Dartmouth Logic Seminar

Winter 2014

This quarter, the seminar will meet every other Tuesday at 3pm except for the January 21 seminar, which will meet at 10:30am on Thursday, January 23rd.

DateSpeakerTitle
Jan 9
11:00am
Organizational Meeting
Kemeny 120
Jan 23
10:30am
Satisfaction is not absolute

Abstract. I will discuss a number of theorems showing that the satisfaction relation of first-order logic is less absolute than might have been supposed. Two models of set theory can have the same natural numbers, for example, and the same standard model of arithmetic $\langle\mathbb{N},{+},{\cdot},0,1,{\lt}\rangle$, yet disagree on their theories of arithmetic truth; two models of set theory can have the same natural numbers and a computable linear order in common, yet disagree on whether it is a well-order; two models of set theory can have the same natural numbers and the same reals, yet disagree on projective truth; two models of set theory can have a rank initial segment of the universe $\langle V_\delta,{\in}\rangle$ in common, yet disagree about whether it is a model of ZFC. The theorems are proved with elementary classical model-theoretic methods, and many of them can be considered folklore results in the subject of models of arithmetic.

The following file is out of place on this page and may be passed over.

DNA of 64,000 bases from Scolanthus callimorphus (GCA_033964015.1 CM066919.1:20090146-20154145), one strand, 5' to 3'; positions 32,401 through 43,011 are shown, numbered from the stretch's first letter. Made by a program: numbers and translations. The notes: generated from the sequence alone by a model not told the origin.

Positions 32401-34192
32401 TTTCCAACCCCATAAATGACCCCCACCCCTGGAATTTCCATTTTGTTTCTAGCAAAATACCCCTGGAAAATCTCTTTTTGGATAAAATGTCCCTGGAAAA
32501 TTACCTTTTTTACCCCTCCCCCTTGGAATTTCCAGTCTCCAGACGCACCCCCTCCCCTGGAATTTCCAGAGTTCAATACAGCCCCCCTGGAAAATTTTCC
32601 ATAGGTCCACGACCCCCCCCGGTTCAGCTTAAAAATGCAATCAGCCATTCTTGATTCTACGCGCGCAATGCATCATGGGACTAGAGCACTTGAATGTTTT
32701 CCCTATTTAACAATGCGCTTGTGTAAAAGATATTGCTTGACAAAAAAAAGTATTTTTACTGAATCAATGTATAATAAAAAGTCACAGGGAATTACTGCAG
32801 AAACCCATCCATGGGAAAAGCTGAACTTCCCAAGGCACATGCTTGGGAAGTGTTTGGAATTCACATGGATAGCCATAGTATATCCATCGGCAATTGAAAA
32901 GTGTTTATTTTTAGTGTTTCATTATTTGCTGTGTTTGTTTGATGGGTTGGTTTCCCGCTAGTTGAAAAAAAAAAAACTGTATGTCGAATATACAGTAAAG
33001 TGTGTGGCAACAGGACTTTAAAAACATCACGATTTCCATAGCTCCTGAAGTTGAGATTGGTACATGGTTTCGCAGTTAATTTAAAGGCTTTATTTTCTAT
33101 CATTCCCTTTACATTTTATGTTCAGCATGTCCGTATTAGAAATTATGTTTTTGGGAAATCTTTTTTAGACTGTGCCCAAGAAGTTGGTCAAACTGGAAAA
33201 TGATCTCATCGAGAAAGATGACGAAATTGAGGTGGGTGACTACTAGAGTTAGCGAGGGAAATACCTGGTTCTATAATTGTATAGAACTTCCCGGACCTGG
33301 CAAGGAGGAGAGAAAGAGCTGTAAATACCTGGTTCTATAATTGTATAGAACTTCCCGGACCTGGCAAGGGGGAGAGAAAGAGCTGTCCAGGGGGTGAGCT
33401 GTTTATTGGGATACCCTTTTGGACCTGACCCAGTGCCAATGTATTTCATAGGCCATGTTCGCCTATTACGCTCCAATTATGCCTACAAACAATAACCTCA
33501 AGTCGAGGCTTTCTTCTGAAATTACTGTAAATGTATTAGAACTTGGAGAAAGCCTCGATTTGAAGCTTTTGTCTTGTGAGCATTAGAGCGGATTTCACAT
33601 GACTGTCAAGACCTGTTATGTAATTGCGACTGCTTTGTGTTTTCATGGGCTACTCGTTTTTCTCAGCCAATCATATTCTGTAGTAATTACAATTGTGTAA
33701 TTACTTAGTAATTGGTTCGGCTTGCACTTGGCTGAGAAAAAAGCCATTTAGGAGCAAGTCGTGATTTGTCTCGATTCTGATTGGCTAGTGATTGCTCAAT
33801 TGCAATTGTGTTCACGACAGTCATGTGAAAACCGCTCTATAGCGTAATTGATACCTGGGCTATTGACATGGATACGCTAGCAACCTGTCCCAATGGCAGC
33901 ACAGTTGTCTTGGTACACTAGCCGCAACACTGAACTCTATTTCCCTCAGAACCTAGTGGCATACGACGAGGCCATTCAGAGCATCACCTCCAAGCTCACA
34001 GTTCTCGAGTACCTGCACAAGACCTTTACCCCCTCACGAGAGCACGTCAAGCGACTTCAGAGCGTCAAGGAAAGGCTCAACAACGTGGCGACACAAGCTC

On the basis of these mathematical results, Ruizhi Yang (Fudan University, Shanghai) and I have argued that the definiteness of truth in a structure, such as with arithmetic truth in the standard model of arithmetic, cannot arise solely from the definiteness of the structure itself in which that truth resides; rather, it must be seen as a separate, higher-order ontological commitment.

Commentary concerning this talk can be made at jdh.hamkins.org/satisfaction-dartmouth-2014, which also has links to the main article.

Feb 4
3:00pm
François G. Dorais
Dartmouth College
Providence

I will discuss the proof theortic strength of PROVI, a weak fragment of set theory recently introduced by A. R. D. Mathias.

Mar 4
3:00pm
François G. Dorais
Dartmouth College
Forcing in weak subsystems of set theory

I will discuss set forcing over PROVI and other weak systems of set theory.